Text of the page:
What Can We Do To Support Our Students’ Trauma And Our Own During These Uncertain Times? – Literacy in the Disciplines. By: Dr.
Rachelle Savitz, Clemson University Navigating Your Own Trauma As the past weeks have unfolded, like many of my students and colleagues, the uncertainty of tomorrow, next week, the fall, and the world have caused me to struggle. I find myself experiencing life in a new way that consistently revolves around questioning my surroundings. For instance, when I went to the grocery store weeks ago, the amount of people walking around without a mask, coughing on others, and even one person sweating profusely caused my alarm bells to ring. These same feelings continue as I watch news sources and read friend’s threads on social media about the loss of so many. As each day passes, I am constantly attempting self-care, as Kathleen Pennyway described in her post last week. Navigating Student Trauma: The Importance of Connection to Heal. 100 writers in Canada the world should read. Can Teachers Read Books Out Loud Online? Actually, Yes. The first image many people have of school is a circle of small children, sitting cross-legged, paying attention (or not) to an adult reading a book aloud and showing pictures to the class.
Indeed, presidents and sports stars choose exactly this photo op when visiting schools. And teachers across the country reenact the scene daily—or did until a few weeks ago. As schools, teachers and families face the shock of abruptly shifting to online education, one small question has been how to shift these read alouds to Zoom, Facebook, Google Hangouts and YouTube, the spaces where many classes continue to meet. A second question has been given almost equal importance: Is reading a book to students online even legal? The short answer is, well, yes. What Is Fair Use? Fair use is a provision of copyright law that allows many reading aloud activities to be translated from the classroom to online learning. It’s important to understand why you’re reading aloud to understand if you can rely on fair use. Reading Aloud as an Act of Compassion and Resistance - Read by Example. An open book, a shared experience.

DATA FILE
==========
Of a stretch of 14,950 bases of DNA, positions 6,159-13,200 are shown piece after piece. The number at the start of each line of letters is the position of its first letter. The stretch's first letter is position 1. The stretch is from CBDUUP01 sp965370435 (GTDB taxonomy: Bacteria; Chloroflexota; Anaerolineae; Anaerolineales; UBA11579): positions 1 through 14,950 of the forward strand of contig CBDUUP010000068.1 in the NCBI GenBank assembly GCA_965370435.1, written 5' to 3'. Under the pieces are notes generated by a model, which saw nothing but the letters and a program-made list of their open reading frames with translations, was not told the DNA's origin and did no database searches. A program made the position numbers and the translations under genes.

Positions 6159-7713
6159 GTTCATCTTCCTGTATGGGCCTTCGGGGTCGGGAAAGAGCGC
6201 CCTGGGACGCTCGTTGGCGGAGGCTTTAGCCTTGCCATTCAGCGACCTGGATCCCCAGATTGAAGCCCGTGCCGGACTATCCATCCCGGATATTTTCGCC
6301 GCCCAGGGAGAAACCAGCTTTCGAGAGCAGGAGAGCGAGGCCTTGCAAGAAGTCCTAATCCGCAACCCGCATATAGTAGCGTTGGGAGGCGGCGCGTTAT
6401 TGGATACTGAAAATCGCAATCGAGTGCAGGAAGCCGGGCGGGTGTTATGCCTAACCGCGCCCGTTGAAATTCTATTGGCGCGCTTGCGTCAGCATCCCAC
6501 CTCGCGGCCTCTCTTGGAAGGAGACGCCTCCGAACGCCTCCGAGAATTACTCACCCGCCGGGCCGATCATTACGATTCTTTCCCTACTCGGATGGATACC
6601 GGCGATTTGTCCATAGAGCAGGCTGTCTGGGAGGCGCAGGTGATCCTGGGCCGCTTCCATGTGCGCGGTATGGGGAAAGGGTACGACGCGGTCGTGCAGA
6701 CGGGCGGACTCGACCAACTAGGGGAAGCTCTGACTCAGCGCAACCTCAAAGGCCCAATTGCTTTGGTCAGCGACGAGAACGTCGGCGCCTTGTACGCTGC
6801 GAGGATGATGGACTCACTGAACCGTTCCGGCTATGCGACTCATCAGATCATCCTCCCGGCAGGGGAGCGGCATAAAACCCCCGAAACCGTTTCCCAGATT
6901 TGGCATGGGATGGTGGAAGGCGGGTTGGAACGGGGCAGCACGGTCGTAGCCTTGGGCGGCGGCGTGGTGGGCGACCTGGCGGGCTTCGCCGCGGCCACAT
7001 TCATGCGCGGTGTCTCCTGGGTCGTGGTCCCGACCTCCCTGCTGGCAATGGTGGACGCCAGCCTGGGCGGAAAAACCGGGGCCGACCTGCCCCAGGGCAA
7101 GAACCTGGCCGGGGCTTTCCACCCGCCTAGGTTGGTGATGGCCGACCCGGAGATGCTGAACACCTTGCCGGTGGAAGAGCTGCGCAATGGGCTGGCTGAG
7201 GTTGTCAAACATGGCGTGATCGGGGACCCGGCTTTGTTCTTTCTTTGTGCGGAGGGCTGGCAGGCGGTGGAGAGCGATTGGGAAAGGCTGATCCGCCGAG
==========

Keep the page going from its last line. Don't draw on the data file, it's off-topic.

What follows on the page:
If I were asked to describe reading aloud in six words, this might be it. We select a text that will capture and sustain our kids’ attention over hours, days, even weeks, twenty minutes at a time. The teacher leaves off on a cliffhanger as the class clamors for more. One student - you know who this is - asking to read ahead until next time. Nothing I did as a teacher created more community in my classroom than reading aloud. Our communities are now apart. And yet through our digital connections we might create at least a shadow of the original experience. Taking the time to devote to read aloud is an act of both compassion and resistance. Compassion, because we expect nothing of our students except to enjoy the story and develop understanding. ED531909. Fisher & Frey Book Club. The Global Read Aloud – One Book to Connect the World.
Storyline Online. Do Experiences Or Material Goods Make Us Happier? Should I spend money on a vacation or a new computer?
Will an experience or an object make me happier? A new study in the Journal of Consumer Research says it depends on different factors, including how materialistic you are. Even though conventional wisdom says choose the vacation, authors Leonardo Nicolao, Julie R. Irwin (both University of Texas at Austin), and Joseph K. Goodman (Washington University, St.
"Dating as early as David Hume and through Tibor Scitovsky and many others, the sentiment has been that individuals will be happier if they spend their money on experiences (theatre, concerts, and vacations) as opposed to material purchases (fancy cars, bigger houses, and gadgets)" write the authors. The authors say this advice holds true for purchases that turn out well. Highly materialistic individuals, the authors found, were equally happy with their positive purchases and equally unhappy with negative purchases whether they were experiences or material goods.